People are beginning to realize that the cost of burning their food (corn) to fuel their automobiles is pretty high. Now that the Iowa caucus is over, perhaps some rationality will filter down to the politicians on this issue.

A much worse energy tradeoff, however, is oil shale. There are huge deposits of it in Utah and Colorado, but the costs of extracting it are enormous. It’s a bad net energy tradeoff because it doesn’t really contain oil, but rather a precursor to it, and not even in a very high concentration. Oil shale will be tremendously destructive to the environment too.

With all these things against it, naturally the Bush Administration thinks it’s a great thing. The Salt Lake Tribune does some reality-based analysis. Price too high. Editorial. Salt Lake Tribune.

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About The Author

Ralph Maughan

Dr. Ralph Maughan is professor emeritus of political science at Idaho State University with specialties in natural resource politics, public opinion, interest groups, political parties, voting and elections. Aside from academic publications, he is author or co-author of three hiking/backpacking guides, and he is past President of the Western Watersheds Project and the creator of The Wildlife News.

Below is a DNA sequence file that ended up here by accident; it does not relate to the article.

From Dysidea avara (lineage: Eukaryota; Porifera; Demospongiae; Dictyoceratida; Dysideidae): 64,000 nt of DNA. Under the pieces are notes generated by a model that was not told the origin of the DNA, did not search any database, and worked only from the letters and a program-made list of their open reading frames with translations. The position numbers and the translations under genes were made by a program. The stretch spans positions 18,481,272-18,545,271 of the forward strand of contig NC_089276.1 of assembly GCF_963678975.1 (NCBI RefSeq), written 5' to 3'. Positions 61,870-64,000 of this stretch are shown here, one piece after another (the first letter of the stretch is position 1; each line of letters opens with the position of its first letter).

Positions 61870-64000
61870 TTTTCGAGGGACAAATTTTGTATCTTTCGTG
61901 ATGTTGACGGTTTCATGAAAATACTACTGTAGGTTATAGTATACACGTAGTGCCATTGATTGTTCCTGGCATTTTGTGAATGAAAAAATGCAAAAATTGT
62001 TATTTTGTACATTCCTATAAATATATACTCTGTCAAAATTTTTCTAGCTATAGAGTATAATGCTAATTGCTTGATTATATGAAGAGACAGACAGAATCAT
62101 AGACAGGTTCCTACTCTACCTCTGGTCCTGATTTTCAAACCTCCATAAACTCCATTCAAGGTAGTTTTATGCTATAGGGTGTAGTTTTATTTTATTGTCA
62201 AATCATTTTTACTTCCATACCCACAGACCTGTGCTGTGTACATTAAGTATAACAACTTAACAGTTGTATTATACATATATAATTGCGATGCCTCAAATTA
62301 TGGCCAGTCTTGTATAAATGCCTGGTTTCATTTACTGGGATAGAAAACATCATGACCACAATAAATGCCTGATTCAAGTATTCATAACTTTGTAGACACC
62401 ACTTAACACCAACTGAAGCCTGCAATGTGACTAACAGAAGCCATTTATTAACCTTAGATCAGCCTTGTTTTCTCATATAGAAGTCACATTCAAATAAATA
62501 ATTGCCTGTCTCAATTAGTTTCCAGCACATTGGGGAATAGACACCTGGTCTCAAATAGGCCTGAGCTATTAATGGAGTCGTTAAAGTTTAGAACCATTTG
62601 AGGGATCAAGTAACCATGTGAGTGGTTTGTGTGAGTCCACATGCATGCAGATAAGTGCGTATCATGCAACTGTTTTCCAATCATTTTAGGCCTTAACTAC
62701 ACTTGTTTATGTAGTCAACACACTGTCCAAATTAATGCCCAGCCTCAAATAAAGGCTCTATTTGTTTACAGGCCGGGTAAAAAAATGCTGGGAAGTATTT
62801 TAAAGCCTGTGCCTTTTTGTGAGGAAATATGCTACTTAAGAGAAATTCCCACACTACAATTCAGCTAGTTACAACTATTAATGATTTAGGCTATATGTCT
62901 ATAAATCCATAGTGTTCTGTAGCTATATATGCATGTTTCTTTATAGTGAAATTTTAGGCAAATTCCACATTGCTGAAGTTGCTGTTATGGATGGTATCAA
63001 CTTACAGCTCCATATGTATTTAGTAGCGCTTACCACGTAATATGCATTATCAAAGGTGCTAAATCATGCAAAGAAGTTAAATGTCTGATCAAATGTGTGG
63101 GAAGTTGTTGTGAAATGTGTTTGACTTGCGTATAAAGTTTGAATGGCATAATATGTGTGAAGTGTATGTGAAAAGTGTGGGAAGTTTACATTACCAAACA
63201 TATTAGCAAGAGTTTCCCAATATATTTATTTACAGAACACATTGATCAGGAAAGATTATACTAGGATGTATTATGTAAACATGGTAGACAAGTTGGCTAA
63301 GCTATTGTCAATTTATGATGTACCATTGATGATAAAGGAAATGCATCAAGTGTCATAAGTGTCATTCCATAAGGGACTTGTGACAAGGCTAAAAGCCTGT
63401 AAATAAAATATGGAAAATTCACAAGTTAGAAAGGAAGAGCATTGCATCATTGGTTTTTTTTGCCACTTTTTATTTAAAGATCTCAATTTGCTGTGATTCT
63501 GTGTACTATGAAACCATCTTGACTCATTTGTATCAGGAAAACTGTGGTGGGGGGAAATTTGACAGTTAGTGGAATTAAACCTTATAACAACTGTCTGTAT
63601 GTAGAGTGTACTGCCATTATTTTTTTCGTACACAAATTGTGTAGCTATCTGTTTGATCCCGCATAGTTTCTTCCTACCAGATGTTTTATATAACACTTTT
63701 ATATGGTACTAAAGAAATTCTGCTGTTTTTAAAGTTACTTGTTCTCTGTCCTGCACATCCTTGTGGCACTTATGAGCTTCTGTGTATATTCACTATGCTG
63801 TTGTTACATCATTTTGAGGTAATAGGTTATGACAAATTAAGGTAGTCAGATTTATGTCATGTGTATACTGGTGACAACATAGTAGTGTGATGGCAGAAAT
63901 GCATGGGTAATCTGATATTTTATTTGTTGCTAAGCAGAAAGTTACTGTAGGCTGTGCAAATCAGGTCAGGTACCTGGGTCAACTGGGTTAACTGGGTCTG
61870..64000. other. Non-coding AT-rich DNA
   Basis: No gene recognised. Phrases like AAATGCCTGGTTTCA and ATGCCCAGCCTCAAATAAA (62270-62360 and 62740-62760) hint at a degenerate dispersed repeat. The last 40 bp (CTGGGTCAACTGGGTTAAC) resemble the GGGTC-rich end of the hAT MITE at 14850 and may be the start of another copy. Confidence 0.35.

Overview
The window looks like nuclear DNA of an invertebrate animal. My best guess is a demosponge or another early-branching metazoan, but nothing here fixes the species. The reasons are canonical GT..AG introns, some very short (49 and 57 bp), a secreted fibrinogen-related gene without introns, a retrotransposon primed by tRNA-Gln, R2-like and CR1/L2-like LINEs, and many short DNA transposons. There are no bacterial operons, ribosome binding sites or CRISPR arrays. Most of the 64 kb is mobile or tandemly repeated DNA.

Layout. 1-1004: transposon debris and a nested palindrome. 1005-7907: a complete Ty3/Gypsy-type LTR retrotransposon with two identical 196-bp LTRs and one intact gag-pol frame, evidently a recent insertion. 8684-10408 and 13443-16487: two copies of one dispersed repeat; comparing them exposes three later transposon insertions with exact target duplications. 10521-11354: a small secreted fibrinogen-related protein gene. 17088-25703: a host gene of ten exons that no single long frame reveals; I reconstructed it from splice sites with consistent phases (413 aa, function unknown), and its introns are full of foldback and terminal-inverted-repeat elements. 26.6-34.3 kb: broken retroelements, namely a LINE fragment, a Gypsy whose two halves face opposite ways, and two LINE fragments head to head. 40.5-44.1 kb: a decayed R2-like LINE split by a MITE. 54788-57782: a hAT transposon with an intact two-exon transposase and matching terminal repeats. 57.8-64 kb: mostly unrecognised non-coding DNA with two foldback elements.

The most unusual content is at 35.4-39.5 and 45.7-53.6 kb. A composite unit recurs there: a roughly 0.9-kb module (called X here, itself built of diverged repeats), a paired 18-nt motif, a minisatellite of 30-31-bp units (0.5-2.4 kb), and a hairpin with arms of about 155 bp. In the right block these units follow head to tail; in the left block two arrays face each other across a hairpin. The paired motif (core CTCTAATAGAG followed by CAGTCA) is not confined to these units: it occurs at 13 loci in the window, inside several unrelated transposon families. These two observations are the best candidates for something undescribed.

One Response to Editorial: Weigh all costs of energy from oil shale, tar sands. Cost of oil shale is too high

  1. Please take the time to read this paper by Elliot Grunewald of Stanford University. He is an Ivy League educated graduate student in the Earth Science department. It is relatively short and has a thourough look at the environmental impacts of oil shale in the mountain west. If nothing else, start at the section titled “the implications of oil shale development. This is on par with mountain top removal in the Smokey mountains, if not worse. Yes it is a class paper, but it’s clear and concise, and has good references.



‎"At some point we must draw a line across the ground of our home and our being, drive a spear into the land and say to the bulldozers, earthmovers, government and corporations, “thus far and no further.” If we do not, we shall later feel, instead of pride, the regret of Thoreau, that good but overly-bookish man, who wrote, near the end of his life, “If I repent of anything it is likely to be my good behaviour."

~ Edward Abbey

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